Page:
Despite having a smaller sensor, the Leica C-LUX offers a higher resolution of 20 megapixels, compared with 12.2 MP of the Nikon D300. This megapixels advantage comes at the cost of a higher pixel density and a smaller size of the individual pixel (with a pixel pitch of 2.41μm versus 5.53μm for the D300). However, it should be noted that the C-LUX is much more recent (by 10 years and 9 months) than the D300, and its sensor will have benefitted from technological advances during this time that make it possible to gather light more efficiently.
The resolution advantage of the Leica C-LUX implies greater flexibility for cropping images or the possibility to print larger pictures. The maximum print size of the C-LUX for good quality output (200 dots per inch) amounts to 27.4 x 18.2 inches or 69.5 x 46.3 cm, for very good quality (250 dpi) 21.9 x 14.6 inches or 55.6 x 37.1 cm, and for excellent quality (300 dpi) 18.2 x 12.2 inches or 46.3 x 30.9 cm. The corresponding values for the Nikon D300 are 21.4 x 14.2 inches or 54.5 x 36.2 cm for good quality, 17.2 x 11.4 inches or 43.6 x 28.9 cm for very good quality, and 14.3 x 9.5 inches or 36.3 x 24.1 cm for excellent quality prints.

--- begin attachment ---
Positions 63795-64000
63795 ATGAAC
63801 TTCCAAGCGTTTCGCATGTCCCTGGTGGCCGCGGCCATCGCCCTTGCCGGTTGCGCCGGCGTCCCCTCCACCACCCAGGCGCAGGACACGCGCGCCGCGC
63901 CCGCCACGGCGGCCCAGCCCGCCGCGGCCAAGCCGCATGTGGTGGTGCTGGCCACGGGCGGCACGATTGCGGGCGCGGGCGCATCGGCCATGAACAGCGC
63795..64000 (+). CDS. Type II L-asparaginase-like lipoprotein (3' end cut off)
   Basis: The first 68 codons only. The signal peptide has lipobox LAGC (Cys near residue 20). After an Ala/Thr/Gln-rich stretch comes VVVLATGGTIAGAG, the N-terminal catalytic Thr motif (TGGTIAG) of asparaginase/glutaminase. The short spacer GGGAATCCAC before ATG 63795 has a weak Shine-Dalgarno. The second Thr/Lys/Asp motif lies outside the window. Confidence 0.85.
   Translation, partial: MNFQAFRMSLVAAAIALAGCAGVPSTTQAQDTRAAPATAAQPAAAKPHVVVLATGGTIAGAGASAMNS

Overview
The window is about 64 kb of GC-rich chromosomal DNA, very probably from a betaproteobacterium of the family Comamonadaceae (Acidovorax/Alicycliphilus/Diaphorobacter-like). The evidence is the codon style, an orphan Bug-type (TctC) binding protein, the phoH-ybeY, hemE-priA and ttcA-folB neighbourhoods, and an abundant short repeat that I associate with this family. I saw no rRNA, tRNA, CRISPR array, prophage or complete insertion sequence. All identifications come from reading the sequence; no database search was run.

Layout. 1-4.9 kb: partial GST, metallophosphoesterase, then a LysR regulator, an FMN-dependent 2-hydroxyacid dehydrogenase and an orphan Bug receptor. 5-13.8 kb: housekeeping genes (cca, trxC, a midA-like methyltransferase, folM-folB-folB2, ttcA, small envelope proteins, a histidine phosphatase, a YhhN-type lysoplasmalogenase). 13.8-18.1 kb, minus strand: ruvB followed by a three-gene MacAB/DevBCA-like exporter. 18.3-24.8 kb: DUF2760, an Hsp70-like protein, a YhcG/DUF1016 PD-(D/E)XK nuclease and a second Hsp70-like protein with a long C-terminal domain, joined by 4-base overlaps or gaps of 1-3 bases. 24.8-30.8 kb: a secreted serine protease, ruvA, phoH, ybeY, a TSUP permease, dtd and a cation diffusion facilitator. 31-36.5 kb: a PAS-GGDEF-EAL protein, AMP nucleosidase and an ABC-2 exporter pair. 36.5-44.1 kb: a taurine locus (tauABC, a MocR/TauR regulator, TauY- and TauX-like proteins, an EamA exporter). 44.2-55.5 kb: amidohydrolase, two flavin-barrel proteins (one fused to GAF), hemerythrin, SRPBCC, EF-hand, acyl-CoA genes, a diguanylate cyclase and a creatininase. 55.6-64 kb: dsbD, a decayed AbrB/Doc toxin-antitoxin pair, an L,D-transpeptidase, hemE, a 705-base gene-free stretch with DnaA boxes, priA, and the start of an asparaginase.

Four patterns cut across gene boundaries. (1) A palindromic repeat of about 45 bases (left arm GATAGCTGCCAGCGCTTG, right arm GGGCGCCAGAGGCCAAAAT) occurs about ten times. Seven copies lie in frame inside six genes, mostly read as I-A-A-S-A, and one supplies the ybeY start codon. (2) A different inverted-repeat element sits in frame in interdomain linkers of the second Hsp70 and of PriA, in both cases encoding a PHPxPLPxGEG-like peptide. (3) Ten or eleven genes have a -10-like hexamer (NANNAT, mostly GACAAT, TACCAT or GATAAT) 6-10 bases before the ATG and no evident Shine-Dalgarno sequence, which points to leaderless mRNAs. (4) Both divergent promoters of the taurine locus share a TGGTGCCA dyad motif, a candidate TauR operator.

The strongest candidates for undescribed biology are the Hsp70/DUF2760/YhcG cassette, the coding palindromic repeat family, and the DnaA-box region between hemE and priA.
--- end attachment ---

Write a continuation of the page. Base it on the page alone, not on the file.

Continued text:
The Leica C-LUX has a native sensitivity range from ISO 125 to ISO 12800, which can be extended to ISO 80-25600. The corresponding ISO settings for the Nikon D300 are ISO 200 to ISO 3200, with the possibility to increase the ISO range to 100-6400.
For many cameras, data on sensor performance has been reported by DXO Mark. This service determines an overall sensor rating, as well as sub-scores for low-light sensitivity ("DXO Sports"), dynamic range ("DXO Landscape"), and color depth ("DXO Portrait"). The adjacent table reports on the physical sensor characteristics and the outcomes of the DXO sensor quality tests for a sample of comparator-cameras.
|3.||Canon G5 X Mark II||1-inch||20.0||5472||3648||4K/30p||..||..||..||..|